TEHRAN — Iran’s supreme leader on Wednesday hinted at stepping up his country’s nuclear program, signaling a possible escalation in an already volatile relationship with Washington after President Trump announced he was pulling the United States out of the 2015 nuclear deal.
Mr. Trump said on Tuesday that the United States would leave the agreement, under which Iran agreed to strict limits for 15 years on its development of nuclear fuel, to prevent it from developing nuclear weapons, in return for an easing of economic sanctions. In withdrawing from the deal, Washington would reimpose sanctions.
Iran has always insisted that its uranium enrichment was intended only to operate nuclear power plants and conduct research, but it also put Iran closer to producing fuel that could be used in atomic bombs.
“Last night, you heard the president of America making petty and mindless statements,” Ayatollah Ali Khamenei, Iran’s supreme leader, told a group of teachers in his Tehran office, according to the semiofficial news agency Fars. “There were perhaps more than 10 lies in his statements.”
“He threatened both the system and the nation that ‘I will do this and that,’ ” the ayatollah added. “I say on behalf of the nation of Iran: ‘Mr. Trump, you won’t do a damn thing!’ ”
The other parties to the deal — Britain, China, France, Germany, Russia, and the European Union — continue to support it. Western intelligence agencies say that Tehran has long had an eye toward — and at times has actively pursued — nuclear weapons.
Yukiya Amano, the head of the International Atomic Energy Agency, said in a statement on Wednesday that Iran was “subject to the world’s most robust nuclear verification regime” and that his nuclear watchdog agency “can confirm that the nuclear-related commitments are being implemented by Iran.”
It was Ayatollah Khamenei who ultimately approved the compromises made in the nuclear agreement in 2015, though he also warned at the time against trusting the Americans.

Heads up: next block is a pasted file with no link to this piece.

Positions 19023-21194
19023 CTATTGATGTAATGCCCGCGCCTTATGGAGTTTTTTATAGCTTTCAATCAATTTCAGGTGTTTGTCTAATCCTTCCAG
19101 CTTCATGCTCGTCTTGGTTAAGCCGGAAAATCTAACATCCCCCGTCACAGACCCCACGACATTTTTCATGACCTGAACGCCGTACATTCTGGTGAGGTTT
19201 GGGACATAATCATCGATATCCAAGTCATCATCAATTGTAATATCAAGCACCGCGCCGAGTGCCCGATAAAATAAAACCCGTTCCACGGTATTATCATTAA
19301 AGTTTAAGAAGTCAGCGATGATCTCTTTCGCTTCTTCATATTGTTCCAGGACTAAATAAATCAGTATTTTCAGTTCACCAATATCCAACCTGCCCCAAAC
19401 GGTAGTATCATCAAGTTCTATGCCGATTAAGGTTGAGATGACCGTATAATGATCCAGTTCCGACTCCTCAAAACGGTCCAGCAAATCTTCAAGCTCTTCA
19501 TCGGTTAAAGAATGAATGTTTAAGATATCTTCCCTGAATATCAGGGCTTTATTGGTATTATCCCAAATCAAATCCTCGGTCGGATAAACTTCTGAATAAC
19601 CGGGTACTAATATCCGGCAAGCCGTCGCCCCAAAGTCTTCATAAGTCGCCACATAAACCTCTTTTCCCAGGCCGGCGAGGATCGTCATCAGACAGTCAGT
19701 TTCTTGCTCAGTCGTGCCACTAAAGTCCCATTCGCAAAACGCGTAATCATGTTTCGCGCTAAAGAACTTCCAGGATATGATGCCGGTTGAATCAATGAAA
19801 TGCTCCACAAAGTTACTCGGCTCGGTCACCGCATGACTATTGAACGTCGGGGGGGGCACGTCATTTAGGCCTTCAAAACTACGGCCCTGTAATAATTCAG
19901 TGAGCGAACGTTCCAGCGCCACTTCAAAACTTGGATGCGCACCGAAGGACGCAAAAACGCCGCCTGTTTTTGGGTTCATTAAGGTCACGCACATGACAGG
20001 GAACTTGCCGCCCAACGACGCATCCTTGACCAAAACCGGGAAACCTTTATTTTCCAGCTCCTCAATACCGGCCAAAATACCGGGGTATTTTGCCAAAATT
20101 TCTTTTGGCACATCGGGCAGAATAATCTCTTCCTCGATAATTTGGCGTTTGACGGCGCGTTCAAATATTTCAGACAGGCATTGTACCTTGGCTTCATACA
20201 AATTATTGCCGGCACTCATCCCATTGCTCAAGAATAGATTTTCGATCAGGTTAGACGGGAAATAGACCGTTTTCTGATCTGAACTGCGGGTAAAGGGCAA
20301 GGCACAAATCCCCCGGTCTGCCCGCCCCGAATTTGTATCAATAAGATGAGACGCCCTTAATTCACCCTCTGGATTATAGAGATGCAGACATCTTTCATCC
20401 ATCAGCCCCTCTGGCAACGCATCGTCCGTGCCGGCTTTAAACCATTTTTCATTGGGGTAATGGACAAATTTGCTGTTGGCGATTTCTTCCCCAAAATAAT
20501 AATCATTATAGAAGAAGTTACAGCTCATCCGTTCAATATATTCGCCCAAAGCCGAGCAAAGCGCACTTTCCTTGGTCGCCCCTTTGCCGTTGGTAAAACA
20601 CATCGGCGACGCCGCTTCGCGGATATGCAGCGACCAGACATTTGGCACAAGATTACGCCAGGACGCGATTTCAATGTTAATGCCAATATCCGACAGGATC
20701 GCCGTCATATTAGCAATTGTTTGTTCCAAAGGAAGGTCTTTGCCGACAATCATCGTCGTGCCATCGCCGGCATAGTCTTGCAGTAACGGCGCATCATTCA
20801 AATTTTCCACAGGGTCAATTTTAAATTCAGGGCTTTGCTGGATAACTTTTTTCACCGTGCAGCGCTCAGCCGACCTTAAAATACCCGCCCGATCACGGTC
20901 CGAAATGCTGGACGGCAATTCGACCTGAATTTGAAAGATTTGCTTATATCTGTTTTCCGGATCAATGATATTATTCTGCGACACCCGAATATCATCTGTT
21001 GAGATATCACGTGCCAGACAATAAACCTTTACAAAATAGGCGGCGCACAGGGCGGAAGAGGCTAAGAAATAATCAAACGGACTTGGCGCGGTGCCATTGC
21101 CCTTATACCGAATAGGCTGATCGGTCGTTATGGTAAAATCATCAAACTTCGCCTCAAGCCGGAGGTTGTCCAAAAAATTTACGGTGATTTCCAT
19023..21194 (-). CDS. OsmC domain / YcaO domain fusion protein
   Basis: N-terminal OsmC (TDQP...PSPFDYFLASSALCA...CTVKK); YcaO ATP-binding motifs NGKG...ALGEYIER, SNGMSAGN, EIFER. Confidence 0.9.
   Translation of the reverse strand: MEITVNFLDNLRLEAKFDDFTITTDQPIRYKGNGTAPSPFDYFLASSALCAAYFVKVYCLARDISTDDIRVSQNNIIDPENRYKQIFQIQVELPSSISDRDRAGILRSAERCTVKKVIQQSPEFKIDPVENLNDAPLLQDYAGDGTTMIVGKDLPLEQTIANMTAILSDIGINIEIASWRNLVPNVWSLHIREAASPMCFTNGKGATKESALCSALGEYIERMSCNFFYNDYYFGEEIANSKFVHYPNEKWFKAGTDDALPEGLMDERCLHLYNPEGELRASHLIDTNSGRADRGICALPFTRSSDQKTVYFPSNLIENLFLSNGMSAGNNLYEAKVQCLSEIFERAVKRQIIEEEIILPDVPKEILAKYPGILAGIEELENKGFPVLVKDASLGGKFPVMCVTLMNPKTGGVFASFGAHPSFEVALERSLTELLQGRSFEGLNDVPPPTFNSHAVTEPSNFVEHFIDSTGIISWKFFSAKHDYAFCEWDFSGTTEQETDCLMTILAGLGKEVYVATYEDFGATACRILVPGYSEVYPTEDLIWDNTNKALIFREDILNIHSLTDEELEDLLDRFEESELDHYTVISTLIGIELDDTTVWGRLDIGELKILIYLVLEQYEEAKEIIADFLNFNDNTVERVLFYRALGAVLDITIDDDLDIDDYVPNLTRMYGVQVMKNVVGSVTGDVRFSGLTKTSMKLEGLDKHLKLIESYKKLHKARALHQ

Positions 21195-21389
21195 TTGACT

President Hassan Rouhani of Iran said on Tuesday that his country would continue to abide by the agreement, but Ayatollah Khamenei, the spiritual leader for the past 29 years, wields the ultimate power in the nation. On Wednesday, the ayatollah seemed to suggest that Iran, too, could abandon the deal.
“When the nuclear issue started, some of the elders of the country said, ‘Why the insistence on keeping the nuclear power, let it go,’ ” the ayatollah said. “Of course, this was a wrong thing to say. The country needs nuclear power and according to experts, the country will need 20,000 megawatts of nuclear electricity.”
Israel, Saudi Arabia and the United States say they want to halt Iran’s development of missiles, but if Tehran were to agree to those demands, “they will bring up other things,” the ayatollah said.
Reacting to reports that Mr. Trump wants to force “regime change” in Iran, the ayatollah said, “wait for the day when Trump is dead, his corpse is fed on by snakes and insects, but the system of the Islamic Republic will still be standing.”
Iranian officials involved in nuclear negotiations say the focus will now be on how European parties to the deal react to Mr. Trump’s announcement. The sanctions that the American president promised to revive actively discourage and punish European companies and Asian buyers of oil that do business with Iran.
European officials — still committed to the Iran deal but eager to avoid American penalties — appeared to be unsure of how to respond. “It falls to the U.S. administration to spell out their view of the way ahead,” Boris Johnson, the British foreign secretary, said.
Ali Khorram, a former Iranian ambassador to China and adviser to the country’s nuclear negotiating team, said that Mr. Trump had “violated all international norms that come with such an agreement.”
“If European companies are banned by America to do business with Iran, it is up to Europe to negotiate a solution with the U.S.,” he added.
Iranian military commanders welcomed Mr. Trump’s decision, the semiofficial news agency ISNA reported. “Iranian people never favored the nuclear deal,” the chief of staff of the Iranian Armed Forces, Maj. Gen. Mohammad Bagheri, was quoted as saying.
Iran already faces a severe economic crisis, with high unemployment, drought, and a weakening currency.
But Iranian hard-liners expressed joy at Mr. Trump’s decision. “Now all Iranians blame the United States for their troubles,” said Hamidreza Taraghi, a hard-line political analyst.
On social media, many Iranian users shared a hashtag, #untr_US_table, to signal their anger at the United States.
Oil markets were jittery on Wednesday, with Brent crude up nearly 3 percent at nearly $77 a barrel, the highest level since late 2014. Traders expressed fear that American sanctions would cut Iranian oil exports, shrinking supplies in an already tight market.
On Wednesday, Saudi Arabia, the world’s largest oil exporter and an adversary of Iran’s, tried to calm the markets. The Energy Ministry released a statement saying that the kingdom “would work with major producers within and outside OPEC as well as major consumers to mitigate the impact of any potential shortages.”
The actions of Saudi Arabia, which applauded President Trump’s decision, will be closely watched as the Iran confrontation plays out. Saudi Arabia is the only oil producer that can quickly add large volumes to its output.